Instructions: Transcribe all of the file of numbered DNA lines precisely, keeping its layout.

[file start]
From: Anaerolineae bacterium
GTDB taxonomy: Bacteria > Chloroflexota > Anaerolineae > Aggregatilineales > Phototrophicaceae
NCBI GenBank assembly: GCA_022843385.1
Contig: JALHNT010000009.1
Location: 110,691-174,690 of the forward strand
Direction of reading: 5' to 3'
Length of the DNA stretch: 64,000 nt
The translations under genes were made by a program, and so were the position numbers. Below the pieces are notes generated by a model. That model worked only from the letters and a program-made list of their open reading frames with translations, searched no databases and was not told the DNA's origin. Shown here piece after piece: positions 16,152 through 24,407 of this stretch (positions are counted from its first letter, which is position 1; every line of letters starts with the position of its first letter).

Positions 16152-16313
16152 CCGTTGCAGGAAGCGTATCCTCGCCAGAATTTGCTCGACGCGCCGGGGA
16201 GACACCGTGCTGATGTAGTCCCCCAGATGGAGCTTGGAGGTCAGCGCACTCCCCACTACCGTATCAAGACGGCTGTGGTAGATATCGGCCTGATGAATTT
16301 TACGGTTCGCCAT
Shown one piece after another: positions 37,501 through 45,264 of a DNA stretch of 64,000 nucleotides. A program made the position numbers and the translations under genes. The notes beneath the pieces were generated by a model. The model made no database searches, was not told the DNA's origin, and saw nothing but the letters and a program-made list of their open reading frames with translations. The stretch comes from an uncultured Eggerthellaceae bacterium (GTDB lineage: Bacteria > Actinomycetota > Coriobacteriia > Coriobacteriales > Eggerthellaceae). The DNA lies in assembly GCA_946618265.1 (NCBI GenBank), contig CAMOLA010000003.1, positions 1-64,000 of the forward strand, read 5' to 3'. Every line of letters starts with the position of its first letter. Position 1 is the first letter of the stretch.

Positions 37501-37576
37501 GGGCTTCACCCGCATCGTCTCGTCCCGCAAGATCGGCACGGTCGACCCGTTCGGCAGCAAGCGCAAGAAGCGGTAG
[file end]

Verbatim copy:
From: Anaerolineae bacterium
GTDB taxonomy: Bacteria > Chloroflexota > Anaerolineae > Aggregatilineales > Phototrophicaceae
NCBI GenBank assembly: GCA_022843385.1
Contig: JALHNT010000009.1
Location: 110,691-174,690 of the forward strand
Direction of reading: 5' to 3'
Length of the DNA stretch: 64,000 nt
The translations under genes were made by a program, and so were the position numbers. Below the pieces are notes generated by a model. That model worked only from the letters and a program-made list of their open reading frames with translations, searched no databases and was not told the DNA's origin. Shown here piece after piece: positions 16,152 through 24,407 of this stretch (positions are counted from its first letter, which is position 1; every line of letters starts with the position of its first letter).

Positions 16152-16313
16152 CCGTTGCAGGAAGCGTATCCTCGCCAGAATTTGCTCGACGCGCCGGGGA
16201 GACACCGTGCTGATGTAGTCCCCCAGATGGAGCTTGGAGGTCAGCGCACTCCCCACTACCGTATCAAGACGGCTGTGGTAGATATCGGCCTGATGAATTT
16301 TACGGTTCGCCAT
Shown one piece after another: positions 37,501 through 45,264 of a DNA stretch of 64,000 nucleotides. A program made the position numbers and the translations under genes. The notes beneath the pieces were generated by a model. The model made no database searches, was not told the DNA's origin, and saw nothing but the letters and a program-made list of their open reading frames with translations. The stretch comes from an uncultured Eggerthellaceae bacterium (GTDB lineage: Bacteria > Actinomycetota > Coriobacteriia > Coriobacteriales > Eggerthellaceae). The DNA lies in assembly GCA_946618265.1 (NCBI GenBank), contig CAMOLA010000003.1, positions 1-64,000 of the forward strand, read 5' to 3'. Every line of letters starts with the position of its first letter. Position 1 is the first letter of the stretch.

Positions 37501-37576
37501 GGGCTTCACCCGCATCGTCTCGTCCCGCAAGATCGGCACGGTCGACCCGTTCGGCAGCAAGCGCAAGAAGCGGTAG